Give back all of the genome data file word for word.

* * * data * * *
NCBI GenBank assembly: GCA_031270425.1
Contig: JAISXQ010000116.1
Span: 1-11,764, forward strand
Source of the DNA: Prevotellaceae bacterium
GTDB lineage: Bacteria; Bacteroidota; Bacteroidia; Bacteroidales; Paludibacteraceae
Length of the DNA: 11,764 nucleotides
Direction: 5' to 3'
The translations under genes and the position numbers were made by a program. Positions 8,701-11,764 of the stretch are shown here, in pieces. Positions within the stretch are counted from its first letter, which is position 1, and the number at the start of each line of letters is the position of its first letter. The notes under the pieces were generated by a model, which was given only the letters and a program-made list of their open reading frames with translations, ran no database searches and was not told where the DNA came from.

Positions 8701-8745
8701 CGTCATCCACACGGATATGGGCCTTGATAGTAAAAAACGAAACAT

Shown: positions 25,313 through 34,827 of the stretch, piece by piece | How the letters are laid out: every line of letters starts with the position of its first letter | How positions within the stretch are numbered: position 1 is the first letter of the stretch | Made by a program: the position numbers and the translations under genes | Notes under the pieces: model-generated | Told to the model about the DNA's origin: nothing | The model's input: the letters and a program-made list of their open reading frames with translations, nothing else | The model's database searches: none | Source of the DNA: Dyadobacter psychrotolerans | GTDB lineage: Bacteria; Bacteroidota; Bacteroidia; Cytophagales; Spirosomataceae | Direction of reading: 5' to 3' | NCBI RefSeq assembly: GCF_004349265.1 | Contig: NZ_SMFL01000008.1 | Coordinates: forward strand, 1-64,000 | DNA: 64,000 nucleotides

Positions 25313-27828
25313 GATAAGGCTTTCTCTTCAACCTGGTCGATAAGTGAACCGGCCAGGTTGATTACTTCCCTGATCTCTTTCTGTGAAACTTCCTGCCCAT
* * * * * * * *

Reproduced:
NCBI GenBank assembly: GCA_031270425.1
Contig: JAISXQ010000116.1
Span: 1-11,764, forward strand
Source of the DNA: Prevotellaceae bacterium
GTDB lineage: Bacteria; Bacteroidota; Bacteroidia; Bacteroidales; Paludibacteraceae
Length of the DNA: 11,764 nucleotides
Direction: 5' to 3'
The translations under genes and the position numbers were made by a program. Positions 8,701-11,764 of the stretch are shown here, in pieces. Positions within the stretch are counted from its first letter, which is position 1, and the number at the start of each line of letters is the position of its first letter. The notes under the pieces were generated by a model, which was given only the letters and a program-made list of their open reading frames with translations, ran no database searches and was not told where the DNA came from.

Positions 8701-8745
8701 CGTCATCCACACGGATATGGGCCTTGATAGTAAAAAACGAAACAT

Shown: positions 25,313 through 34,827 of the stretch, piece by piece | How the letters are laid out: every line of letters starts with the position of its first letter | How positions within the stretch are numbered: position 1 is the first letter of the stretch | Made by a program: the position numbers and the translations under genes | Notes under the pieces: model-generated | Told to the model about the DNA's origin: nothing | The model's input: the letters and a program-made list of their open reading frames with translations, nothing else | The model's database searches: none | Source of the DNA: Dyadobacter psychrotolerans | GTDB lineage: Bacteria; Bacteroidota; Bacteroidia; Cytophagales; Spirosomataceae | Direction of reading: 5' to 3' | NCBI RefSeq assembly: GCF_004349265.1 | Contig: NZ_SMFL01000008.1 | Coordinates: forward strand, 1-64,000 | DNA: 64,000 nucleotides

Positions 25313-27828
25313 GATAAGGCTTTCTCTTCAACCTGGTCGATAAGTGAACCGGCCAGGTTGATTACTTCCCTGATCTCTTTCTGTGAAACTTCCTGCCCAT